Family Happiness

by Leo Tolstoy

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Sergey quotes a Russian romantic writer (Lermontov) on the last page of the chapter. Why What do these lines mean? Why would he quote them here?

Sergey quotes the Russian romantic writer Lermontov on the last page of part 2, chapter 1 of Family Happiness as an indicator of his mood after he decides that he and his wife will go to Petersburg. The lines mean that he know that the move is more likely to worsen their problems than to resolve them, but he does not see another course of action.

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By the end of part 2, chapter 1 in Leo Tolstoy’s novel Family Happiness, Masha has grown discontented with her marriage to Sergey. When they quarrel, he understands that she is bored on the farm and decides that they should travel to Petersburg, a large city, and stay there for a while. Despite his desire to please her, he is apprehensive that the move will make her more aware of the differences between them and put more strain on their relationship.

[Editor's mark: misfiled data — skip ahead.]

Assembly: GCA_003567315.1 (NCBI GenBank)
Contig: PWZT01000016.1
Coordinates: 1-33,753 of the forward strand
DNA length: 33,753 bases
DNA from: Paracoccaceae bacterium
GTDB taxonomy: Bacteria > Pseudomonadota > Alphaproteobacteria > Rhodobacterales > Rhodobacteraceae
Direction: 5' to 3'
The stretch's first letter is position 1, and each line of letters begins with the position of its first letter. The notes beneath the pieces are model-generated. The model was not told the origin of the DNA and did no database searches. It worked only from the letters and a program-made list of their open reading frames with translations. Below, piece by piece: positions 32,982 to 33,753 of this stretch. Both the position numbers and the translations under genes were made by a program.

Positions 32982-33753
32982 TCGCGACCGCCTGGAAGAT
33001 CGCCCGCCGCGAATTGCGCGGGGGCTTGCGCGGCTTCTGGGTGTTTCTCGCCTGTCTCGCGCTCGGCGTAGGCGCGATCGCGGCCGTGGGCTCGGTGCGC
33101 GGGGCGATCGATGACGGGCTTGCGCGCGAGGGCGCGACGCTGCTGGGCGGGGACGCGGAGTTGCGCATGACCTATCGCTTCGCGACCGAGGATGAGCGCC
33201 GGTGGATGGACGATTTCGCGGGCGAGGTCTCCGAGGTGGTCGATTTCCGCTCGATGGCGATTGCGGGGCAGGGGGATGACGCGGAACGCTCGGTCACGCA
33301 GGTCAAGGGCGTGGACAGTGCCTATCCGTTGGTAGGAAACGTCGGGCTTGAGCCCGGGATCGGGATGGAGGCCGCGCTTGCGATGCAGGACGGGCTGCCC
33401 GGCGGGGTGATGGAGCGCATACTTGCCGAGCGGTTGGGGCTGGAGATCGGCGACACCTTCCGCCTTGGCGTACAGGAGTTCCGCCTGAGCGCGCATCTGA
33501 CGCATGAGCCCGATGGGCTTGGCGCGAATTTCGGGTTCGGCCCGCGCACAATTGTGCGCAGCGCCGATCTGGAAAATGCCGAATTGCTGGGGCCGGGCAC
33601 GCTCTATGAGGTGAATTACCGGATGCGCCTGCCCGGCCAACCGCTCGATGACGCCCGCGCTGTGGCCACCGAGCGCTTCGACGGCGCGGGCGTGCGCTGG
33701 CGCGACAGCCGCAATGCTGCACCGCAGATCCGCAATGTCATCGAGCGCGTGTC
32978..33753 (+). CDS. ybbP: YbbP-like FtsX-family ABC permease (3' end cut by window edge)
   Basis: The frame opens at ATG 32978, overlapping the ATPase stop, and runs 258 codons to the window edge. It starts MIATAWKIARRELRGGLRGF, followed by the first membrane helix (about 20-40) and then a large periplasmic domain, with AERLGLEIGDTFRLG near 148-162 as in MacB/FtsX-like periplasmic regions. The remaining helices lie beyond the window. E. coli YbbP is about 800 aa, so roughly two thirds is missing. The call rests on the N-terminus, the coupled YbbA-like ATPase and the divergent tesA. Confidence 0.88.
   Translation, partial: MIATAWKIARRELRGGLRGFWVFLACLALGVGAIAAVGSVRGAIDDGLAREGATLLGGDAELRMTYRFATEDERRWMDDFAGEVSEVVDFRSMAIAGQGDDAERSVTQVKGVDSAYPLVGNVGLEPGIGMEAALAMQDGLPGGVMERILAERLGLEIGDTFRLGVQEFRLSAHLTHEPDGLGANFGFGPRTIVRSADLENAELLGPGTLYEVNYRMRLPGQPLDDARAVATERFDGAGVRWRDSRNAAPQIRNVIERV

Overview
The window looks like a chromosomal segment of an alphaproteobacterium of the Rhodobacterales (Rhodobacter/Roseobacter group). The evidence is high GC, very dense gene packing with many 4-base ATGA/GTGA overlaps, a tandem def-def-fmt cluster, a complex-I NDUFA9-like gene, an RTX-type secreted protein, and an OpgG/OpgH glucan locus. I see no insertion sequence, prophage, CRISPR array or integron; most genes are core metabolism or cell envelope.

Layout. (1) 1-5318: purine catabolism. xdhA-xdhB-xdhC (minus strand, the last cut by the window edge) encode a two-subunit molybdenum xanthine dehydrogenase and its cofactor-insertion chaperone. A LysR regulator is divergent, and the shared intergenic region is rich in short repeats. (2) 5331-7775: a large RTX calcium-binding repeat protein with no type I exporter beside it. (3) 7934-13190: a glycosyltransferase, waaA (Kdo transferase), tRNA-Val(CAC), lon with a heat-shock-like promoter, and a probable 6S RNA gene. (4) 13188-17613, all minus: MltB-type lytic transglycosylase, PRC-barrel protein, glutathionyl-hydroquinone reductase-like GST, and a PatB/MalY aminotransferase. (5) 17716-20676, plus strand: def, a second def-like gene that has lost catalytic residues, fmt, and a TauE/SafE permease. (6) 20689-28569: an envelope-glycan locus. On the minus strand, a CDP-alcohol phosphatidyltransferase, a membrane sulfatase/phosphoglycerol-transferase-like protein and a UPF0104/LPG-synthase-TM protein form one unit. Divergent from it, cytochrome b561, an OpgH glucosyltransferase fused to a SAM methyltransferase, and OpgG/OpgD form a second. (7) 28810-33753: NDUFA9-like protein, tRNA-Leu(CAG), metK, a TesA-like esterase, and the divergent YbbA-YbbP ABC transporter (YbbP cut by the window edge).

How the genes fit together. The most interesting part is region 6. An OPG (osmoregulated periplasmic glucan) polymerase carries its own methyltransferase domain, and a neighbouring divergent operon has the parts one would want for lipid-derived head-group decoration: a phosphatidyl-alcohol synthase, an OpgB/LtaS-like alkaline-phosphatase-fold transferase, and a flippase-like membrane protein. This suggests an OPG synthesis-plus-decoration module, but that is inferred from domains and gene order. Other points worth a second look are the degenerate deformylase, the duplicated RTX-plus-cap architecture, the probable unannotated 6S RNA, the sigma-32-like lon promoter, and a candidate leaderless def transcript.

On the evening of the day they quarrel, she hears him muttering and asks what he is saying. He responds with two lines by Lermontov, which mention a person who in

madness prays for storms
And dreams that storms will bring him peace.

Taking these lines literally, Masha thinks that her husband expects to find peace by agreeing to her wishes and making her happy. She ignores the “madness” aspect of the lines that indicate his uneasiness about the upcoming move.

Sergey is devoted to his much-younger wife and wants to do everything he can to make her happy. He expects their life in Petersburg to be more stimulating and hectic and hopes that Masha will enjoy that kind of. He also anticipates that at the same time the new experiences make her happy, they will also increase her dissatisfaction with the dull farm life and with him. It is likely that by pleasing his wife in the short term, he runs the risk of losing her in the long term.

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